Planning a set before hand can help - but it's not always a great idea. You need to ensure you have enough tracks to be able to make decisions on the spot. The rating system will help with this. You may know that the time is right for a 4star stack, but having a list of 10 or 20 4star tracks to pick from will allow you be versatile.

    An understanding of Harmonic Mixing is essential. You can build or drop the energy of a mix by dropping down the harmonic scale by 1, 2 or 7 steps in either direction. An essential technique for controlling the level of the mix.
    THIS!!!!

    He 100% on. and don't be hard on yourself for planning out your sets before hand. I know alot of djs back in the day would never plan sets, but i have always tried to plan something out, espically if its a radio gig, i always plan those ones out very carefully.
    Acer 1803T - Abelton Live 8 - Audio 2 DJ - Korg Micro X - M-Audio USB - KRK Rockit Monitors - Dell Xeon Desktop - Sony MDR headphones - Fruity loops - Acid Pro - Sound Forge

  6. #6
    Tech Guru mostapha's Avatar
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    Patch was mostly right, but

    Quote Originally Posted by Patch View Post
    An understanding of Harmonic Mixing is essential. You can build or drop the energy of a mix by dropping down the harmonic scale by 1, 2 or 7 steps in either direction. An essential technique for controlling the level of the mix.
    This part is complete garbage. Don't worry about shit like that, just listen to the damn tracks. If you can't feel whether or not some track is going to raise, drop, or maintain energy by listening to it for about a bar, then you're not ready to gig.

    Also, don't plan your sets. It's a waste of time.

    There have been several articles on the DJTT main page that explain various related concepts that you should probably go find and read.

  7. #7
    Tech Mentor Halukar's Avatar
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    I used to plan sets, like to the minute..... and suffice to say after just practicing for hours a day i decided that it was pretty much rubbish. Essentially i felt like i had no creativity, no room to play around with, and thats when i pretty much decided i wanted to start controllerism. Now i basically have ten or fifteen tracks that i absolutely love to cut up and play, and the rest i just feel the crowd....

    I agree with understanding how peaks work though, but it's not something you can totally plan out.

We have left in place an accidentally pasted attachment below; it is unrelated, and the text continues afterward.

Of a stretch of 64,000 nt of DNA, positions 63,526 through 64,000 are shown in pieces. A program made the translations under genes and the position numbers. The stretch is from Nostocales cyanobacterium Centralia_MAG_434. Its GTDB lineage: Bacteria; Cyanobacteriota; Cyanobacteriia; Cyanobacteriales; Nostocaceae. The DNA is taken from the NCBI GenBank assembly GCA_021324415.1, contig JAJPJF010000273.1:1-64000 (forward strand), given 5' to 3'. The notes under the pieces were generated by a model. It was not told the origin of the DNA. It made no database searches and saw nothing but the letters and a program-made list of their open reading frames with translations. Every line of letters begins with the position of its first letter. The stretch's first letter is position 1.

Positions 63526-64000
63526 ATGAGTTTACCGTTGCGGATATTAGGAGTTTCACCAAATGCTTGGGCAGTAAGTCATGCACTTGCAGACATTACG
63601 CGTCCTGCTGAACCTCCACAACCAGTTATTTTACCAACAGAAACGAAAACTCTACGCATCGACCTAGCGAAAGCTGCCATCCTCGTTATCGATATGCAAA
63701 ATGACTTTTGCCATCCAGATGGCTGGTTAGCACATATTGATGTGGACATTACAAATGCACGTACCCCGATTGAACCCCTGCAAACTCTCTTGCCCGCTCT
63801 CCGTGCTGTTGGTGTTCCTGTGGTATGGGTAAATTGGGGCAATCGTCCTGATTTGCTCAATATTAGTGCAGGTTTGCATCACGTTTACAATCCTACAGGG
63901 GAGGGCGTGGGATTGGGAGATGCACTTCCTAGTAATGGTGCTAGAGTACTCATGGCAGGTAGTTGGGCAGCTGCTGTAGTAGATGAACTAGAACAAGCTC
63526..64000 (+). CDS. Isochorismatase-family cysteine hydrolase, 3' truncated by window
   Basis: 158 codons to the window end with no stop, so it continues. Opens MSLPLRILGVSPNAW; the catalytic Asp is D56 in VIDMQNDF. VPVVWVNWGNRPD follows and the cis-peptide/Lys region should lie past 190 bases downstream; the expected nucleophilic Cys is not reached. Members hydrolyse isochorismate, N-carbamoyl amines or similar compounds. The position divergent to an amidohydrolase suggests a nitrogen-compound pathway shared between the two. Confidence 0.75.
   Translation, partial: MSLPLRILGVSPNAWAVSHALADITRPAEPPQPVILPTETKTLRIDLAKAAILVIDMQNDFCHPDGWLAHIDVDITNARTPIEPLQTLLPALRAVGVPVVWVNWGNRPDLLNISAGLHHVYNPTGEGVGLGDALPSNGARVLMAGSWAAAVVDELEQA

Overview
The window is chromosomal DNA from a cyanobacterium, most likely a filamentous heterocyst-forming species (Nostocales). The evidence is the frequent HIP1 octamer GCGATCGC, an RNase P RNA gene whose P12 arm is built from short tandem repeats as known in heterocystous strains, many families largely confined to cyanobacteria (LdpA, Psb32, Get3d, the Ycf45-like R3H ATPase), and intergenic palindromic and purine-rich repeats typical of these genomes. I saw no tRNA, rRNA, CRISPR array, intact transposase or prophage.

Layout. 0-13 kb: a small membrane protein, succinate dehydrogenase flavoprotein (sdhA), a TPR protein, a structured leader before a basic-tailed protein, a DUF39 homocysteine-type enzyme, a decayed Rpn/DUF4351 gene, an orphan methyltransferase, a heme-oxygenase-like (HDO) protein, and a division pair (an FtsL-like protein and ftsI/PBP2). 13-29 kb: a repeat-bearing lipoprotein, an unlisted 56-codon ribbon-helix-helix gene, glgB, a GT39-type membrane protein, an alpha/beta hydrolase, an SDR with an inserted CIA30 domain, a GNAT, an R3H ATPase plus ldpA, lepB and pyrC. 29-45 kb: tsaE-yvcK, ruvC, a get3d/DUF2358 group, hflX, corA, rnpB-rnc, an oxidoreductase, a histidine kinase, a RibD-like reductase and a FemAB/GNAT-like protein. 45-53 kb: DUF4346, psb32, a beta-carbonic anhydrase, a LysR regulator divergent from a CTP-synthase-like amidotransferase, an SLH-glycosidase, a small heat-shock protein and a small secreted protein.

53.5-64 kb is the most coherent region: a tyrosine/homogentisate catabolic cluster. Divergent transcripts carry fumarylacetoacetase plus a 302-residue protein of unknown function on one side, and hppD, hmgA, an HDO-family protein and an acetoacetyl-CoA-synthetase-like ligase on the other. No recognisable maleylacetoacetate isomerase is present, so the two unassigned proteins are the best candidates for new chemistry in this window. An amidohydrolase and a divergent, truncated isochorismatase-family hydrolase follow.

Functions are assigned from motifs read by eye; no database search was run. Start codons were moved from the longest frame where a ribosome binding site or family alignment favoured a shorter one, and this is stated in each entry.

I would just say practice as much as you can. Do you watch tv? then don't until practicing makes you want to barf. Go without sleep for over 18 hours and see where that leads you. What i'm trying to say is you shouldn't let a plan get in the way of the creativity that is supposed to flow out of dj'ing.


    Remember: It's an art-form, our art-form. There is nothing better than making your own path and connections, because the more you nuture them, the easier they are for others to see.

  8. #8
    Tech Guru Patch's Avatar
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    That's actually GOOD harmonic theory. It's all very well knowing/feeling that a given track will drop the energy level - but if you've got a grasp of harmonic theory, you can slowly/quickly lower the energy level in a controlled manner.

    When you pull of a mix that sounds absolutely awesome, you may not know it, but harmonic theory is working it's magic right there.

    Great transitions DO happen by accident occasionally, but they happen a lot more often when you mix harmonically.

    Same as everything, if ever single transition you pull off is harmonic, the listeners will soon get used to it, and it will lose it's impact.

    Harmonic theory is a bonus. Better to know it and not need it, than to need it and not know it...
    DJ'ing: 2x1200MK2, DJM 850, Dicers, F1, Zomo MC-1000, Sony MDR-v700, i7 Win 10 HP Envy
    Production: Ableton Live 8 and a mouse, Sennheiser HD400, Sony VAIO

    Click HERE to D/L Free Tracks from Soundcloud!!!
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  9. #9
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    Quote Originally Posted by mostapha View Post
    Patch was mostly right, but



    This part is complete garbage. Don't worry about shit like that, just listen to the damn tracks. If you can't feel whether or not some track is going to raise, drop, or maintain energy by listening to it for about a bar, then you're not ready to gig.

    Also, don't plan your sets. It's a waste of time.

    There have been several articles on the DJTT main page that explain various related concepts that you should probably go find and read.
    wow, brutal. harmonic mixing is a point of debate im noticing around here. to each there own.


    there's also an article on DJTT about "djing in abelton" and how planning sets should be part of your masterplan.
    Acer 1803T - Abelton Live 8 - Audio 2 DJ - Korg Micro X - M-Audio USB - KRK Rockit Monitors - Dell Xeon Desktop - Sony MDR headphones - Fruity loops - Acid Pro - Sound Forge

  10. #10
    DJTT Administrator del Ritmo padi_04's Avatar
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    yeah, but harmonic detection software aint 100% spot on (more like 60-70). unless you are doing it manually there is no way to be totally safe.

    IMO, get 30 or so tracks per hour, pick maybe the initial 3 tracks and let the flow of the night do the rest. you might have some general idea of the moments you want to create, but don't be too strict in this.
    Last edited by padi_04; 01-23-2011 at 04:50 PM.